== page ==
By Robert W Gibson
20 May, 2014
Saturday, May 17, was the international day against homophobia, which British missions around the world have been supporting.
The UK’s global policy is that human rights are universal and should apply equally to all people, as enshrined in the Universal Declaration of Human Rights. Few in the world would argue with that principle.
When we accept that, we must also accept what it means in practice. This is not something where it is possible to pick and choose.
Great steps have been taken worldwide towards empowering women, promoting freedom of religion, and banning discrimination based on the colour of skin. The economic and social benefits have been huge. Yet some people are uncomfortable applying this to same-sex relations, and treat this issue as an irrelevant diversion.
To do so undermines the principle of the universality of human rights, including equality for all. This is not just of concern to people in the LGBT community. It is a fundamental issue affecting us all.
How can we accept that any person should have lesser freedom than another? Universality means just that – for everyone, whether man or woman, heterosexual or homosexual, European or Asian.
Many in Bangladesh have spoken out about the importance of empowering women and girls. It is widely accepted that this is something to be encouraged, that equal rights and employment for women is not just good for them but good for Bangladesh, though there is much work to be done before this can be taken for granted. To then draw a line and say that some Bangladeshi men and women do not deserve equal rights makes no sense.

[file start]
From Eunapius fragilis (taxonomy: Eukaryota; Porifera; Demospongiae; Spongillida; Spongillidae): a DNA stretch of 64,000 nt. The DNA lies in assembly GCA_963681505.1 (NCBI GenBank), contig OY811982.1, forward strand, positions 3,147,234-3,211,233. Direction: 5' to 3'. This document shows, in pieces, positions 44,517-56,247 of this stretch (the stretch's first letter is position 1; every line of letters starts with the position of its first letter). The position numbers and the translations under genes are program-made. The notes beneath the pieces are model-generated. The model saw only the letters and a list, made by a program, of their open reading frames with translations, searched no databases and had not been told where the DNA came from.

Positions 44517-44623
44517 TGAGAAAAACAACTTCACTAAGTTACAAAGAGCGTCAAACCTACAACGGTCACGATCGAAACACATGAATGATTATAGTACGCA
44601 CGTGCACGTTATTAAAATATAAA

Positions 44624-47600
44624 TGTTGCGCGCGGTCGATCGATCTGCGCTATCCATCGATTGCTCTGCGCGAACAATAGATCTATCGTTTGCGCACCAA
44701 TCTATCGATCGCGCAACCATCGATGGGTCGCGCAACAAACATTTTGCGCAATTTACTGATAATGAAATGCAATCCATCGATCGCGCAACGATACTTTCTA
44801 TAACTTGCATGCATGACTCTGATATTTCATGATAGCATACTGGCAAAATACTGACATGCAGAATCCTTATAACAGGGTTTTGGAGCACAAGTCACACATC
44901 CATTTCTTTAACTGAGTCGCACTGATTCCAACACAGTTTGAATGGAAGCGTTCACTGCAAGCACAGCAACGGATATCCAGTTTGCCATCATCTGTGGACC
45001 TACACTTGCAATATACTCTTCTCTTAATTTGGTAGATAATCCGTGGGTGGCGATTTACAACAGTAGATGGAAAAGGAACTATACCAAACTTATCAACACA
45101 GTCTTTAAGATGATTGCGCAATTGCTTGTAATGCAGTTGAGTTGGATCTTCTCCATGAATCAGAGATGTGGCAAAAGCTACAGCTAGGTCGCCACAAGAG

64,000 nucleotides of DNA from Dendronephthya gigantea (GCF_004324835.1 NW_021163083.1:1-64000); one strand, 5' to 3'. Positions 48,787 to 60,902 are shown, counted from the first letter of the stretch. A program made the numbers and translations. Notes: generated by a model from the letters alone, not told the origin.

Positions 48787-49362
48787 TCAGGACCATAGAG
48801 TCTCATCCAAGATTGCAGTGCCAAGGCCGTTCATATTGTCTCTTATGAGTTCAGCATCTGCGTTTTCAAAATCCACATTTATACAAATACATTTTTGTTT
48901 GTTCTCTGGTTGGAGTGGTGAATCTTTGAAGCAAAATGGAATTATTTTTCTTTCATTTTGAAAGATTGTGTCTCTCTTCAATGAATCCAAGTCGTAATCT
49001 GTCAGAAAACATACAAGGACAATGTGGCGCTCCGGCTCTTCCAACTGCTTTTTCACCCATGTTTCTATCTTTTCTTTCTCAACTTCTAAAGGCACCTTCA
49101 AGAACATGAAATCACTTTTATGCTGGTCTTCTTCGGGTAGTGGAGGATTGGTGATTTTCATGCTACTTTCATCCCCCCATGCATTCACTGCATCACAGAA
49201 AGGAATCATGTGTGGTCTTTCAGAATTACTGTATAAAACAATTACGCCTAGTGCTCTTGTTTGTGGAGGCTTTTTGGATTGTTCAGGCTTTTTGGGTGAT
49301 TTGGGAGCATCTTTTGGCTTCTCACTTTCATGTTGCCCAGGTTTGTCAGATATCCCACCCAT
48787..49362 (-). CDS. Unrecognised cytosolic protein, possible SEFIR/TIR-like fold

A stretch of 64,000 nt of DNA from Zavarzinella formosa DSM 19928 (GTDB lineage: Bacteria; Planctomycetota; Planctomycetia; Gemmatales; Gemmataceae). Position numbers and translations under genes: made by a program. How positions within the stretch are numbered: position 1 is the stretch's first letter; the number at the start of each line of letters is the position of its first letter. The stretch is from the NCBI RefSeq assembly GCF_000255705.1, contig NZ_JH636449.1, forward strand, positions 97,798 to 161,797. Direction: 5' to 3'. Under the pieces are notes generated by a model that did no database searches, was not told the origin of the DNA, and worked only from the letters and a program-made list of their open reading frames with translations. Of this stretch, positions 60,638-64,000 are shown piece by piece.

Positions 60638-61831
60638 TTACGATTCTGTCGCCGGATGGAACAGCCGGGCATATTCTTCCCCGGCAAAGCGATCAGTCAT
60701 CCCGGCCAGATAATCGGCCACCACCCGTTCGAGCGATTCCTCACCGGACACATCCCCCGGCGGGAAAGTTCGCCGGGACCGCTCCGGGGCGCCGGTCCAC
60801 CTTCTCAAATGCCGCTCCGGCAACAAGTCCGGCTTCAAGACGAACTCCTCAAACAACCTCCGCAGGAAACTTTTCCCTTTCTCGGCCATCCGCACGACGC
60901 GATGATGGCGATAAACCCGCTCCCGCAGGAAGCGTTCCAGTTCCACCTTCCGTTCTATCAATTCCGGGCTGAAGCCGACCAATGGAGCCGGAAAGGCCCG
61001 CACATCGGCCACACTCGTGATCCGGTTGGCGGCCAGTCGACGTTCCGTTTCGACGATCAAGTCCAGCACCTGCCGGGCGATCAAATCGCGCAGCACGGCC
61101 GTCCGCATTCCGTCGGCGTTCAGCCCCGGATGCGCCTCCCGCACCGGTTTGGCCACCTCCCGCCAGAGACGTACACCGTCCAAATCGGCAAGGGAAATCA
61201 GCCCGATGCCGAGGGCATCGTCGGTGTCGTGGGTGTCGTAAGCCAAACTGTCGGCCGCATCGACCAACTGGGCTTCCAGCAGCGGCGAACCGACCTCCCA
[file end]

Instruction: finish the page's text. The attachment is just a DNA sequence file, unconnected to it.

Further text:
To render consenting same-sex relations illegal is incompatible with international human rights obligations, including the International Covenant on Civil and Political Rights (ICCPR).
168 countries are party to the ICCPR, including 41 of the 53 Commonwealth members. As such they are obliged under Article 17 to ensure their laws do not render same-sex relations illegal just as they are obliged under the treaty to uphold other fundamental freedoms, such as freedom of movement, religion, expression and assembly, and freedom from torture, slavery, arbitrary arrest, and forced marriage.
The UK has long since abolished laws against same-sex relations and other discriminatory legislation, and society as a whole has benefited, realising the skills and talents of all its citizens. This has helped its economy and culture to flourish, as many people from Bangladesh see and appreciate when they visit.
According to the Office of the UN High Commissioner for Human Rights, 76 countries still retain laws that discriminate against people on the basis of their sexual orientation or gender identity. In at least five countries, the death penalty may be applied to those found guilty of offences relating to consensual same-sex relations. In many countries, the LGBT community continues to experience violence, hate crimes, intolerance, violation, and abuse of their human rights including torture, inhuman or degrading treatment, restrictions on their freedom of expression, association and peaceful assembly, discrimination in employment, and restricted access to health services and education.
The UK government will continue to make the case for both acceptance and integration of the LGBT community, and press all Commonwealth states, including Bangladesh, to recognise that the LGBT community deserves the same protection as all others and to ensure all its citizens can stand together as equals, protected by the law, not criminalised by it.